Does Rigpa want to be associated with religious extremism?

The kind of view where those who speak up are threatened with hell is religious extremism, tantamount to taking the bible as literal truth; is this what Rigpa wants to be known for? If not, then Rigpa management needs to step up and deny any relationship with his statement in order to show good faith and establish themselves as genuinely interested in change.
If you want to see the clip, it’s HERE. Watch from 17:10 for the most relevant part.
The instruction to never criticise the teacher in any circumstances in fear of going to hell as stated by Khenchen Namdrol is simply not a healthy angle to take in 2017 in the West when several Tibetan lamas have proved they can’t be trusted. If our teachers were trustworthy this wouldn’t be an issue.
However, if we take the viewpoint of His Holiness the Dalai Lama, Mingyur Rinpoche, Matthieu Ricard, Erik Pema Kusang, Venerable Thubten Choden, Dr Alexander Birzin, Rob Preece, Khenchen Palden Sherab Rinpoche, and Jack Kornfield to name a few,  students would not feel that they must put up with abusive behaviour from lamas in the future.
Rigpa has a choice, and every student that makes up the community has to make this choice, but Rigpa management can lead the way and choose the view that will further the place of Tibetan Buddhism in the West, not diminish it.
So Rigpa management, if any of you read this, will you assure us that you are committed to deep change by distancing yourself from Khenchen Namdrol’s comments? 
Please remember in your comments that the aim of this blog is to bring about change, not destroy Rigpa or Tibetan Buddhism, and that we honor His Holiness the Dalia Lama as one of our guides.

Be sure to check out the What Now? Reference Material page for links to a wealth of articles in the topics related to abuse in Buddhist communities. For links to places to assist in healing from abuse see the sangha care resources page.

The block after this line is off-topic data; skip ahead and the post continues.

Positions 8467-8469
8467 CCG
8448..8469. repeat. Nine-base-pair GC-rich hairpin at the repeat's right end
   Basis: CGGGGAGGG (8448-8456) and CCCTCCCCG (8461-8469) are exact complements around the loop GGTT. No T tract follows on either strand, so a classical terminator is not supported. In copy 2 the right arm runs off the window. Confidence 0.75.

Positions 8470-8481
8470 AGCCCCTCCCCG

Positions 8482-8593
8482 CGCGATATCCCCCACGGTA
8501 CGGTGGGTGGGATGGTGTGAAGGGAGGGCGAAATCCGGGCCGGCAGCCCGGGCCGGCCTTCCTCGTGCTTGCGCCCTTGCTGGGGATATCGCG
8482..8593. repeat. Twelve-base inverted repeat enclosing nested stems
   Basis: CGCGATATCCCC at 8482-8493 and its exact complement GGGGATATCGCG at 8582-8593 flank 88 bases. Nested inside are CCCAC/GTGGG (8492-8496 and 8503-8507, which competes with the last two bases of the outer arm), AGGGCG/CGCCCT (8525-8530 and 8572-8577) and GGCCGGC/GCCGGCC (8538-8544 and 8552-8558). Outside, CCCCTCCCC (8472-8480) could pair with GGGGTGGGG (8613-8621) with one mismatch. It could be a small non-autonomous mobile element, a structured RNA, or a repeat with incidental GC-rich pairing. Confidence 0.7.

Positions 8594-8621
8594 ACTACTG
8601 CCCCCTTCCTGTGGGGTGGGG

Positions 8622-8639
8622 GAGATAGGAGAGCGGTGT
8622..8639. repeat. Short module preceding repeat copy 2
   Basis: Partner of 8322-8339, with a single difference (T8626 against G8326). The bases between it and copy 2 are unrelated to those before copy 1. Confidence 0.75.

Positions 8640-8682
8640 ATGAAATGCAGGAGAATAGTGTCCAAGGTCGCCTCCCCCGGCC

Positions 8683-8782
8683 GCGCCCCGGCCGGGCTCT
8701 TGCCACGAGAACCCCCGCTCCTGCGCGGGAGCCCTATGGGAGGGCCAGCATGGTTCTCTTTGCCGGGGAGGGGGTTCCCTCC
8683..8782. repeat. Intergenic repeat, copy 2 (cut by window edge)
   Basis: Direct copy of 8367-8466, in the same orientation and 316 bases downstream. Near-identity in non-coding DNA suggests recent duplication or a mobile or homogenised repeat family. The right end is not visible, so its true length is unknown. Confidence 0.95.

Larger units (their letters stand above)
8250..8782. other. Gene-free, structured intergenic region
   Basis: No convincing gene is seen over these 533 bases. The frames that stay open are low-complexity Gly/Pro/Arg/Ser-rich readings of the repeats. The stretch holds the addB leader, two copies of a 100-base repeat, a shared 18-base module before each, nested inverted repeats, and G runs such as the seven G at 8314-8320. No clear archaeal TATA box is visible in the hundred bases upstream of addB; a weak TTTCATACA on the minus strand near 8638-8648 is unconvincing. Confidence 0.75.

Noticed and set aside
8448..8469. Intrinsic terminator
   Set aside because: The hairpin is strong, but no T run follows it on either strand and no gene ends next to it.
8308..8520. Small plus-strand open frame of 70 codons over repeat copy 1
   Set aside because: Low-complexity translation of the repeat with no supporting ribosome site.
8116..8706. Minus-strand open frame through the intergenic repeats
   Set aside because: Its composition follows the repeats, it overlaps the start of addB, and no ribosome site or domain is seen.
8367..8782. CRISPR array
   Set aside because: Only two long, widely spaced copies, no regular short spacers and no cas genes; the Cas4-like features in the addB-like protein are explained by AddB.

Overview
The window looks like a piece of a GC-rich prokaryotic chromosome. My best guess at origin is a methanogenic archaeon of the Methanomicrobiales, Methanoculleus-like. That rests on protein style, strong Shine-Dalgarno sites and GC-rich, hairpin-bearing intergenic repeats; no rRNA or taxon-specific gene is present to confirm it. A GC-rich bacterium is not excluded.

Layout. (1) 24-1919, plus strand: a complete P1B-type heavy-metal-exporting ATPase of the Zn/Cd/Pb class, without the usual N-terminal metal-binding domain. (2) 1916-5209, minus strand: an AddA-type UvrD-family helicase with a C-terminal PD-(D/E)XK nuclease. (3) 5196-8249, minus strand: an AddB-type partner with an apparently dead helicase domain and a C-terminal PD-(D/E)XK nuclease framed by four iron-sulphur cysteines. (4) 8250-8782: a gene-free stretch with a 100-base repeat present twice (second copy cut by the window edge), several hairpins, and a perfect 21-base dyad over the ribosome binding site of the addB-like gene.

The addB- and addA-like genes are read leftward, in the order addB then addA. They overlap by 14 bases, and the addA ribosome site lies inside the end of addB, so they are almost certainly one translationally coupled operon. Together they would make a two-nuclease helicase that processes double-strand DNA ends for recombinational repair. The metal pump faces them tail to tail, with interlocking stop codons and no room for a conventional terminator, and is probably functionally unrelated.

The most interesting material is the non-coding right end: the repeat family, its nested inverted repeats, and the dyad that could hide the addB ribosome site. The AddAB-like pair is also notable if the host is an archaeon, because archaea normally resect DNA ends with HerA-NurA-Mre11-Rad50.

More personal and private support for current and previous students of Rigpa can be found in the What Now? Facebook group. Please contact us via the contact page and ask for an invite. Please use the email address you use on Facebook.


Is it true or is it just a rumour?

We have discovered that some rumours have been presented as fact in some Rigpa centres. We don’t know where the misinformation came from or if it is just a case of misunderstanding, but we feel that it is in everyone’s interest to stick with facts rather than hearsay and rumour, so here are some clarifications to hopefully circumvent some of the misinformation that has been circulating.

A few facts you should be aware of:

  • No single person wrote the email that exposed the abusive behaviour. It was a group effort made by all 8 students and worked on together over a period of time.One of the Eight said, “The eight of us spent many, many, days and hours carefully writing, suggesting edits, rewriting, discussing, rewriting, editing again, over and over and over until we felt it was done. It was a painful, exhausting process. The “response” we received from Sogyal Lakar was anticlimactic… we received an email that to my eyes appeared to have been carefully crafted by a lawyer, admitting to no wrong doing while vaguely “apologizing” for any “misunderstanding” that might have occurred. (Gary)Another said: “the letter was the result of many hours of collaborative effort and consensus. We worked diligently to make sure all our voices were heard, respected and included. We constantly checked our motivation and intent to be certain that we were on firm ground from an ethical point of view. This included not reporting anything that was not experienced personally and first hand.”  (Michael)